Fixed rate mortgages continue to be the financing of choice, in spite of former Fed Chairman Greenspan’s attempt to sway borrowers towards adjustable rate mortgages, or ARMs. Studies from the Federal Housing Finance Board, which regulates savings and loan institutions, show that more than 80 percent of mortgages tend to be fixed-rate products versus 18 percent that are adjustable.

“The fixed-rate mortgage is a cornerstone of the U.S. housing finance system and has been instrumental to the accrual of wealth on the part of many households. The low interest rates of the past two years have increasingly lured consumers seeking a predictable payment in an uncertain economy,” said Stuart Gabriel, director of the University of Southern California Lusk Center for Real Estate.

The 30-year, fixed-rate mortgage is about 70 years old. The loan instrument was first offered during the 1930s after the creation of the Federal Housing Administration as part of financial reforms to combat the Depression.

Before that, most residential loans were balloons, requiring a payoff within 10 years. In addition, mortgages were made for only up to 50 percent of a property’s value.

Long-term loans took off in the housing boom post World War II, when FHA and VA mortgages fueled construction in U.S. suburbs. At the same time, homeownership rates jumped once the 30-year loan became available, from 44 percent in 1940 to 65 percent in 1966; the rate is near 68 percent today.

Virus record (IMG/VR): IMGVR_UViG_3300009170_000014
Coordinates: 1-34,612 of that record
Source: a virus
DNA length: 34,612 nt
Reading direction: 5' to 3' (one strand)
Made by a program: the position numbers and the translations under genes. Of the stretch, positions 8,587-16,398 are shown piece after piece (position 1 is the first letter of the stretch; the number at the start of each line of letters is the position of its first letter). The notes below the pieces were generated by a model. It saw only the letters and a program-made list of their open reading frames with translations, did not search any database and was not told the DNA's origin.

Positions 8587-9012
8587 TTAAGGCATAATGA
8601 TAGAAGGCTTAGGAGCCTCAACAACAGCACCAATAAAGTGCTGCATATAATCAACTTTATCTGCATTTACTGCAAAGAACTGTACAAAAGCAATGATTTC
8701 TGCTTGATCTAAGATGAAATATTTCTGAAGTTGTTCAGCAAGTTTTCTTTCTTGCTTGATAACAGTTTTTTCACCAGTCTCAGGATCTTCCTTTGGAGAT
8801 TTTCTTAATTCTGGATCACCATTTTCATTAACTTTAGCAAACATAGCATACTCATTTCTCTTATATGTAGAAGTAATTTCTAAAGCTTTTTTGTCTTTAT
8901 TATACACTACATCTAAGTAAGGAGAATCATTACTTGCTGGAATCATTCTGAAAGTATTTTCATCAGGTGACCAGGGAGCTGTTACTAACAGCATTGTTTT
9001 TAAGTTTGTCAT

Adjustable-rate loans have their advantages when fixed interest rates are high or rising quickly. But the subprime debacle showed us that using them when interest rates were at record lows 2003-2005, lulled borrowers into a false sense of security. The Federal Reserve under Fed Chairmen Greenspan and Ben Bernanke raised short term interest rates 17 consecutive times over 2 plus years, which burst the real estate bubble and caused the credit crunch we have today.

ARMs first became widely available in 1981, their share of the mortgage market has varied from a high of 39 percent in 1994 to a low of 12 percent in 2001, Gabriel found.

Clearly, borrowers benefit from the availability of a wider variety of products. ARMs appeal to more mobile households, homebuyers who expect their incomes to be positively correlated with interest rate fluctuations and buyers who are down payment-constrained,” Gabriel wrote. But if affordability of the monthly payments isn’t a problem, “then many borrowers prefer the ongoing payment certainty of the fixed-rate loan.”

There are some regional differences in the use of fixed-rate vs. adjustable-rate mortgages. Consumers in Alaska are most enamored of the fixed-rate mortgage: In 2003, 98 percent of conventional home mortgages in Alaska were fixed-rate mortgages.

Following Alaska in favoring the fixed-rate mortgage are Delaware (93 percent), Oklahoma (92 percent), Texas (92 percent), New Mexico (91 percent), Pennsylvania (91 percent) and Tennessee (90 percent.)

Homebuyers in Massachusetts are most likely to take an ARM; 32 percent did so, in part due to the higher price of homes. Other states where adjustable loans command a high percentage of the market: Colorado and Michigan, with 30 percent; California, 29 percent; and Illinois, 27 percent.

Harlan Green © 2009